It’s one thing to impose an external “konzept” onto a dramatic work and shove the piece unwillingly through it. American audiences refer to the results as “Eurotrash,” and I would choose the recent, unlamented Bayreuth production of Tannhäuser – staging the work as a divertissement for the workers of a biogas factory in order to investigate issues of bioethics and transhumanism – as an easy target.
It’s quite another to responsibly seize upon a fundamental part of a story or character – something that is of the essence of the work but not ordinarily brought forward – and to follow the ramifications of that attribute where they may lead. Directors have been stymied, for example, about how to interpret Mikado on the stage for a modern, diverse audience, without needing to decide whether to ignore (on the one hand) or directly confront (on the other) the offensive stereotyping of Japanese characters on which much of the work’s comedy and charm rely.
David McVicar’s revealing interpretation of Meistersinger hints at, but doesn’t directly wrestle with, a central attribute of the character of Sachs that has not yet been given the examination it deserves. Sachs beats young men, and the town knows it. That is to say, in some unavoidable way the story of Sachs is similar to the story of Peter Grimes.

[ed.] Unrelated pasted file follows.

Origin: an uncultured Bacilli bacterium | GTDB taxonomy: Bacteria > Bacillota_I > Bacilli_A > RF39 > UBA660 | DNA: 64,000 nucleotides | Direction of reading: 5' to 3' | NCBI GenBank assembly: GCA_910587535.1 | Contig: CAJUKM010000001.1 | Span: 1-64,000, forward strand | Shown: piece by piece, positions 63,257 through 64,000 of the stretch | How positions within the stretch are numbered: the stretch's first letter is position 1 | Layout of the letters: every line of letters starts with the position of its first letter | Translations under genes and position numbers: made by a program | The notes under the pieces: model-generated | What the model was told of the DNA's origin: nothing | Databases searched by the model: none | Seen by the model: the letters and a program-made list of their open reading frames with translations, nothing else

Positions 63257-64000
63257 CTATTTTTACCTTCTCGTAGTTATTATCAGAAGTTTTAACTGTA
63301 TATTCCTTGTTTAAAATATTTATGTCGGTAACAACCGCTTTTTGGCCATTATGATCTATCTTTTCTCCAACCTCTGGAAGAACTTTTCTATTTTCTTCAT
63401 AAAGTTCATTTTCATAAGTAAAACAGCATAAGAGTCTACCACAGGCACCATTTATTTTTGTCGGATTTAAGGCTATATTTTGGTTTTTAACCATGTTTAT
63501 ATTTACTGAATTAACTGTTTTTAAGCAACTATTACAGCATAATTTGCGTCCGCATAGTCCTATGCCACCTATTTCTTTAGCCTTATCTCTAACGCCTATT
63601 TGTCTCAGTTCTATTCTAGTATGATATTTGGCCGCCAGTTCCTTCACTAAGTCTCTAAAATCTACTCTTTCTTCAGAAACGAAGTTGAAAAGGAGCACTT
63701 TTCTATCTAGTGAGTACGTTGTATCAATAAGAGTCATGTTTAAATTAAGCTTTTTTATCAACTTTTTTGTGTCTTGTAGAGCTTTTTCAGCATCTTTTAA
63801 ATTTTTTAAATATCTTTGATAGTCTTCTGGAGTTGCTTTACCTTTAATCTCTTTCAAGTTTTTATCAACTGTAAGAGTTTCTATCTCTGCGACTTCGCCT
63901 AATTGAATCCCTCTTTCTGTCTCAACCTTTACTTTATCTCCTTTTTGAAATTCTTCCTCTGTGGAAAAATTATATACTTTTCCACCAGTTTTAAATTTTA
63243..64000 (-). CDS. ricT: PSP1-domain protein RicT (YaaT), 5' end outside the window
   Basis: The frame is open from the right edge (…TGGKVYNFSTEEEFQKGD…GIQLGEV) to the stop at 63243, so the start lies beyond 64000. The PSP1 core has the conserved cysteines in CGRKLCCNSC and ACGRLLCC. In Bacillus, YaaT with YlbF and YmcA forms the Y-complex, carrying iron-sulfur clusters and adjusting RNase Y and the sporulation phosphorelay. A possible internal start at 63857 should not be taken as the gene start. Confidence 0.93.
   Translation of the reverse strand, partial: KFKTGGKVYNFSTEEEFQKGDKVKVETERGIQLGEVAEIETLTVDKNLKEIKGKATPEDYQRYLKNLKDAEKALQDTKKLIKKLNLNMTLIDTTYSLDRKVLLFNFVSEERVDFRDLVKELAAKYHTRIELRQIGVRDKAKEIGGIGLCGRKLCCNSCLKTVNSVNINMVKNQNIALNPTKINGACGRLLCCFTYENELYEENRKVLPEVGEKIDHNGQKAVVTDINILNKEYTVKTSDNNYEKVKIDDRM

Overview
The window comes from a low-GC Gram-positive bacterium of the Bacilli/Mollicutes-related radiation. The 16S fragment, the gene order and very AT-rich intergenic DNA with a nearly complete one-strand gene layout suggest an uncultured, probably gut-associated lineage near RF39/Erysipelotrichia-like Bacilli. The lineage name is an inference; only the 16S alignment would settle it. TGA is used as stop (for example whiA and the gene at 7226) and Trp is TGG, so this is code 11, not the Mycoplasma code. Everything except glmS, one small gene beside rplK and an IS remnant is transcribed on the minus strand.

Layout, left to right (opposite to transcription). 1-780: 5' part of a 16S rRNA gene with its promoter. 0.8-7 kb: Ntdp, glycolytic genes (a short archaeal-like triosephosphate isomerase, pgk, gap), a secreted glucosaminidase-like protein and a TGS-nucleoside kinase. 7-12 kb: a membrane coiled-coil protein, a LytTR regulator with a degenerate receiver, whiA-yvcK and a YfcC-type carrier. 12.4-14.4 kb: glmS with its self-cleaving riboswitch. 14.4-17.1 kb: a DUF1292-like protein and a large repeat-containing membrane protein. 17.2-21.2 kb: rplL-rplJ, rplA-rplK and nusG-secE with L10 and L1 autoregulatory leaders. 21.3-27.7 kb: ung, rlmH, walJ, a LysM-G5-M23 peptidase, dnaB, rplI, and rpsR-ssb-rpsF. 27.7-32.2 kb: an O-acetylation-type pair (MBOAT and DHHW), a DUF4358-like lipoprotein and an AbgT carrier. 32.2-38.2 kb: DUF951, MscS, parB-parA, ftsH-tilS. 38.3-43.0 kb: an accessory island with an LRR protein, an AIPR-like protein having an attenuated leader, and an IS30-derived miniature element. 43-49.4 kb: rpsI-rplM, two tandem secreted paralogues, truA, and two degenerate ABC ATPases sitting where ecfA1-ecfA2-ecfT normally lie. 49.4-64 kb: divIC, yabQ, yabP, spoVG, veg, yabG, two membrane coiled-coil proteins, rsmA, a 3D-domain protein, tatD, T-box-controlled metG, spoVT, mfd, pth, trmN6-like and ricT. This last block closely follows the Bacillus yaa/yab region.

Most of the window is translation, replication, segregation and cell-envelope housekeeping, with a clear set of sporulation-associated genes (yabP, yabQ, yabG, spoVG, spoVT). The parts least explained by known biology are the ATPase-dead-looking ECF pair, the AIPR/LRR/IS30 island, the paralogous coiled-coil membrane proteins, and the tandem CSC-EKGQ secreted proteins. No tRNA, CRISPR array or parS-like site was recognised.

I’d previously ignored it, the way one ignores the pain implied by slapstick or pratfalls. I took as an article of faith that the tradition of Punch and Judy, surviving well into the 19th Century, was based upon a general agreement by the audience that beating people with a stick was funny. I accepted David’s complaining of being regularly beaten by Sachs as an extension of the master-servant tradition of commedia dell’arte. Indeed, the very term “slapstick” derives from a prop – still in use in some modern theatre – that is a harmless paddle composed of two pieces of wood that slapped together to produce a sharp sound when the 16th Century commedia character Harlequin struck someone on the butt.
This may all be just an excuse for not grappling with an issue to which 21st century audiences are unavoidable sensitive – that older men beating younger men with their fists or their feet or with straps of leather is not funny; and that communities who remain silent about child abuse are complicit. Early in the action of the play, David’s peers (apprentices to craftsmen other than Sachs) greet David as someone who “gets strapped when he’s naughty” and who knows well how leather can sting. They tease him because:
The strap-leather mode has made him smart,
The Hunger tune he knows by heart!
And the hearty–kick mode he carefully learns,
His Master employs them all by turns.
This would all be well, I suppose, if the other apprentices were sharing their common plight – that masters tend beat their servants. But that is not so. The fact that Sachs’ treatment of David is different is deemed to be noteworthy, and is broadly acknowledged. Indeed, there is no indication in the text that any master treats any servant in any way even remotely similar to the way Sachs treats David.